Business Leadership South Africa (BLSA) has slammed the reappointment of Matshela Koko and Prish Govender at power utility Eskom, saying this flew in the face of complying with the rule of law and undermined efforts to restore confidence in the economy.
BLSA said it was shocked and dismayed that Public Enterprises Minister Lynne Brown had approved the decision, which Eskom confirmed on Wednesday, to reinstate Koko into his former role as group executive of power generation and Govender as acting group executive for group capital after they were cleared in disciplinary hearings.
Koko faced six charges, including of failing to declare a conflict of interest after a company in which his stepdaughter had shares was awarded a R1-billion tender by a division he led.
Govender was implicated in allegations of impropriety over payments worth more than R1.5-billion made to McKinsey/Trillian without any contracts.
In September 2017 BLSA, which represents 80 of South Africa’s largest businesses and multinational companies, suspended the membership of Eskom after it was implicated in graft involving state firms, or “state capture”, but later rescinded the decision.
In a statement issued late on Thursday, BLSA chief executive Bonang Mohale said Eskom’s latest move showed a failure to hold company executives accountable and would hurt efforts by business and labour to work with the government in restoring confidence in South Africa’s economy in the wake of credit rating downgrades.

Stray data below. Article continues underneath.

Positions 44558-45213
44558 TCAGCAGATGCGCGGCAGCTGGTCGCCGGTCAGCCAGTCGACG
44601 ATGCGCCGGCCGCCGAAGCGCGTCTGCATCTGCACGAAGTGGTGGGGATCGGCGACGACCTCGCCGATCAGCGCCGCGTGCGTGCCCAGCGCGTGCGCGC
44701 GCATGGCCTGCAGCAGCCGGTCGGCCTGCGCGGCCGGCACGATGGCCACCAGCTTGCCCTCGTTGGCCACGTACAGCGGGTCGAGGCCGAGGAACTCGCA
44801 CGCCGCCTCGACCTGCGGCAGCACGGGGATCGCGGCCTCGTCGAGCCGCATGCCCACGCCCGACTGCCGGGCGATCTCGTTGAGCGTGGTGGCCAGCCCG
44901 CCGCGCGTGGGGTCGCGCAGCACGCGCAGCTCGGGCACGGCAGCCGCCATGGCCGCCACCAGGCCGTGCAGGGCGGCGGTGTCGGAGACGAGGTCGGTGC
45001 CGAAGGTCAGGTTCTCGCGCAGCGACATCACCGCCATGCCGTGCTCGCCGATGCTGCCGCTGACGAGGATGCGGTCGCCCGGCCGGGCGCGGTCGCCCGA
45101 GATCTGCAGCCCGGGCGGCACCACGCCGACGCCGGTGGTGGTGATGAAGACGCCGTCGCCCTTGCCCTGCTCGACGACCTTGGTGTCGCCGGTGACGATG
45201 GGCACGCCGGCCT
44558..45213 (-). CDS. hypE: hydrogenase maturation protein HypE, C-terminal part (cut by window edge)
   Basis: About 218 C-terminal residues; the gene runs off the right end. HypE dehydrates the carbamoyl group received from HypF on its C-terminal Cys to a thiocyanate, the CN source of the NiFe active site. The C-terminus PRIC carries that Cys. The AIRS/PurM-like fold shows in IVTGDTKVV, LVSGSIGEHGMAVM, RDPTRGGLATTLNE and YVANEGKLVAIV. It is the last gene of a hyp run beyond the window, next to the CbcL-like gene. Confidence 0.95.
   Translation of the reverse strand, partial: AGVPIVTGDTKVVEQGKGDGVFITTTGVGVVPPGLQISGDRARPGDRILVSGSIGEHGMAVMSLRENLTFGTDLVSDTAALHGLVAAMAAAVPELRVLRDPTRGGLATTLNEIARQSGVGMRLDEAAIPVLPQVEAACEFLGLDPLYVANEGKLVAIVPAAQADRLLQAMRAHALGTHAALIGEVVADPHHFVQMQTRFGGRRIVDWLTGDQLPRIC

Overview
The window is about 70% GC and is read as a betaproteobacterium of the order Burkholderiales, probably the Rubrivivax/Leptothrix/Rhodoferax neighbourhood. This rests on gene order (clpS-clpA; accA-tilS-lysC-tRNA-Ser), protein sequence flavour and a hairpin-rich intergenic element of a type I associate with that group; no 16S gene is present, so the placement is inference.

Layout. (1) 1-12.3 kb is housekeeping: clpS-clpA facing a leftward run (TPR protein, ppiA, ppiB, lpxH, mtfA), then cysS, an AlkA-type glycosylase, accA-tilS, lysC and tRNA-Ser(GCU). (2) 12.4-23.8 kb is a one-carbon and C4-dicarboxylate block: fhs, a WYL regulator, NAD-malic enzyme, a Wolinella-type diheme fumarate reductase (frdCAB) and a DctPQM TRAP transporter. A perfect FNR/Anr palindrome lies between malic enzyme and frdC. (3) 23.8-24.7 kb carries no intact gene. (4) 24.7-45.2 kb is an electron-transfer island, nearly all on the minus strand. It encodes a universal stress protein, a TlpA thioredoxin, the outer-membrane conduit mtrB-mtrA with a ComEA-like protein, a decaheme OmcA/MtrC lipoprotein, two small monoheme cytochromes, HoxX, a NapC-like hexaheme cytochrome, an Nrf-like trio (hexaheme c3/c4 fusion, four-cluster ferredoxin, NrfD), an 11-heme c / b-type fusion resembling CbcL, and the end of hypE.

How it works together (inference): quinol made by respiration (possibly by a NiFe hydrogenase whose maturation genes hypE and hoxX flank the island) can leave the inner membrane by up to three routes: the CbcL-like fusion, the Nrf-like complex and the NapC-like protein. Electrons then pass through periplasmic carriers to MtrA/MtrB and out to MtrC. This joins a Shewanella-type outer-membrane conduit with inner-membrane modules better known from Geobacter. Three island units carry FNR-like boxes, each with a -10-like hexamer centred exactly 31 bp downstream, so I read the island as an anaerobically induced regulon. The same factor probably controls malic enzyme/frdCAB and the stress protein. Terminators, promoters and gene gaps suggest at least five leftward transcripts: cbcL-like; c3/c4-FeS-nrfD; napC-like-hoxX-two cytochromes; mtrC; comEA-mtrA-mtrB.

“Mr Koko, who has until now been undergoing a sham internal disciplinary inquiry of serious allegations of failure to declare conflict of interest, has yet to answer satisfactorily to these and claims made against him by the Parliament’s inquiry into governance failures at Eskom,” Mohale said.
“Not only is his reappointment inappropriate but also diabolical and a snub to millions of South Africans who are victims of the state capture project which has diverted billions of taxpayer’s rands into private pockets.”
He said the decision also showed Minister Brown’s poor grasp of governance, Eskom’s role in the economy and the potential contagion on the rest of the economy.
“She continues with absolute impunity to ensure that State Owned Enterprises under her control are still systematically saddled with hurriedly promoted, usually untested, and largely incompetent and often corrupt ‘cadre deployments’ where performance is not even expected,” he said.
By returning both Koko & Govender, as well as retaining Zethembe Khoza as chairman of the board of Eskom, Brown had failed to meet investors’ and regulators’ expectations of high governance standards, he added.
BLSA was reiterating its call for a complete overhaul of the Eskom board members and “captured” executives, Mohale said.